Connecting to Ethiopia through a family meal

Ethiopian dinner

My family enjoys their first Ethiopian meal.

One of my favorite things about international travel is the food. Trying new things, learning what other cultures consider a delicacy or comfort food. I make a point of tasting regional specialties, even if they seem unusual. My squeamish husband is still shivering over my eating black pudding in an Irish B&B, and he’s questioning whether to take me to Scotland because he knows I’ll have to try haggis at least once.

This Friday, I travel to Ethiopia with the ONE Campaign. As ONEMoms, we’ll be visiting farms, hospitals, schools and homes, and, in the process, will be sharing what we learn about the strides being made in health care, education, and the reduction of poverty and hunger. I’ve been trying to place the “bigness” of the ONEMoms trip into context both for myself and my kids…but I’m falling short. There’s really no way to imagine what an experience like this will be like; all I can do is to go into it with an open mind and a willingness to listen.

But at least I can share a bit of Ethiopia with my kids before I leave home: we can eat Ethiopian food.

There are several Ethiopian restaurants near my home. I got myself ready to do a marketing job on the kids (new foods are a hard sell), but they surprised me by their enthusiasm and willingness. They know how important this trip is to me, and how much I want to involve them.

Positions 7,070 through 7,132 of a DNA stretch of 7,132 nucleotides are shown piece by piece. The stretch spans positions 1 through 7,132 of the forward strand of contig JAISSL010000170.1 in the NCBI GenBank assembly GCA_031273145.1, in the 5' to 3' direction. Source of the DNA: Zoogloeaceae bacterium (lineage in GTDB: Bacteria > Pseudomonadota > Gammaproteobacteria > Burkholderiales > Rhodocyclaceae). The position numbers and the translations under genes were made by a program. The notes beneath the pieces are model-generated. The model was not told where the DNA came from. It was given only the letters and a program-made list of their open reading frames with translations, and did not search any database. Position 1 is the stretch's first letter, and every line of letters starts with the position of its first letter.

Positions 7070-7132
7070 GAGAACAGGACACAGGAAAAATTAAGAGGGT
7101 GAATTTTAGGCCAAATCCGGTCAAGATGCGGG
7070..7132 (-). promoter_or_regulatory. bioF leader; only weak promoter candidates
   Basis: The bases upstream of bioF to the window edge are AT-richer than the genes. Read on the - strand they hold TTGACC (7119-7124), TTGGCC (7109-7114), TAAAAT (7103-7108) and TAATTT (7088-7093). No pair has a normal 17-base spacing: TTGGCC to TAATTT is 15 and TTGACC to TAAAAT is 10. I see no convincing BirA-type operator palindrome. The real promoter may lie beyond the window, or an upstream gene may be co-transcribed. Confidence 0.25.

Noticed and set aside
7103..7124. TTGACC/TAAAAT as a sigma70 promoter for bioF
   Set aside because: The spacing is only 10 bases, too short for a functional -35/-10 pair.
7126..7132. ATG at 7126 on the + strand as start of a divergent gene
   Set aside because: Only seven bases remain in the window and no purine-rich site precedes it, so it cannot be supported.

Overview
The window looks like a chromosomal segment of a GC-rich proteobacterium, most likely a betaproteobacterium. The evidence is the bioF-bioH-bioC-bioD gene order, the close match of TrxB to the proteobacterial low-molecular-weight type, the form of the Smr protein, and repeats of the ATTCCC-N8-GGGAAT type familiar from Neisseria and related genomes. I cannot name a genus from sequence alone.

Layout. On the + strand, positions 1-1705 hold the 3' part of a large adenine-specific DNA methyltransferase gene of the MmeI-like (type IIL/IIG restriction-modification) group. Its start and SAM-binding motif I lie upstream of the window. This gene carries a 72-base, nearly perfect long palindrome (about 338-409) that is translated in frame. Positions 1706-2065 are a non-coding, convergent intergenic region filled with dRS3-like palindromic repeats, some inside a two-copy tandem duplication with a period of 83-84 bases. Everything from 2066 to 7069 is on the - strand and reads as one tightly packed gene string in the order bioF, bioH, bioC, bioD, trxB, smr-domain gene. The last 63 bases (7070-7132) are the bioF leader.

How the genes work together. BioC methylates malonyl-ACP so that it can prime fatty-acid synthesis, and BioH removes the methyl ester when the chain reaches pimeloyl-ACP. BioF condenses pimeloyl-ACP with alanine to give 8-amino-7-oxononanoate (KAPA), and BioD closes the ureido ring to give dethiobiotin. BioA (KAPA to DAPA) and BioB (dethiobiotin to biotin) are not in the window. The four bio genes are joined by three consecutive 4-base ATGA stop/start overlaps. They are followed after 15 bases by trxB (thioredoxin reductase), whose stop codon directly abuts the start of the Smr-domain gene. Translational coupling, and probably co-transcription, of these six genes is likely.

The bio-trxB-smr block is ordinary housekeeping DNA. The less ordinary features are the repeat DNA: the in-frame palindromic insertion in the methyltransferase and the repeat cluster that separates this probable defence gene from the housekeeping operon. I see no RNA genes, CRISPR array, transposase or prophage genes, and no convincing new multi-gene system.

We ate dinner at Enat Kitchen, a small eatery in North Portland. Our waitress was lovely. She patiently described the items on the menu (I hadn’t been to an Ethiopian restaurant since college). We ended up with a selection of beef, lentil and vegetable dishes, all served together on a large platter covered with sour, spongy injera bread.

The food was delicious. I was proud to watch my kids rise above their pickiness so we could share this meal together. I learned that enat is the Amharic word for mother. Rael tried Ethiopian beer. We had fun eating with our hands. It was a great evening together.

The memory of our meal came back to me when I was on a policy briefing call with ONE a few days later. On that call, I learned that 40% of Ethiopian children suffer the effects of malnourishment. The meal I enjoyed with my family, within easy reach for a few dollars and a short drive, was out of reach for many families in Ethiopia. When I travel there with ONEMoms, I’ll be learning about programs and meeting people who are working to solve that problem, directly improving the lives of Ethiopian families.

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As we finished our meal at Enat Kitchen, our waitress came to clear our dishes. When I told her I’d be visiting Ethiopia, her eyes lit up then grew wistful. Only eight days you’ll be there? she asked. That’s not enough!  She asked if there were any questions she could answer about Ethiopia. The “bigness” of it all hit me again and I didn’t know what to ask. She smiled, and assured me it will be a wonderful. And I was grateful for this simple connection between Portland and Ethiopia; between my family and families I will be meeting soon.

From October 6-13, 2012, the ONEMoms will post daily dispatches from Ethiopia.Visit the ONEMoms website to read posts from all the bloggers, follow the #ONEMoms hashtag on Twitter and Instagram, and like the ONEMoms Facebook page.

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Asha Dornfest is the co-author of Minimalist Parenting: Enjoy Modern Family Life More By Doing Less and the publisher of Parent Hacks, a site crammed with tips for making family life easier.

 

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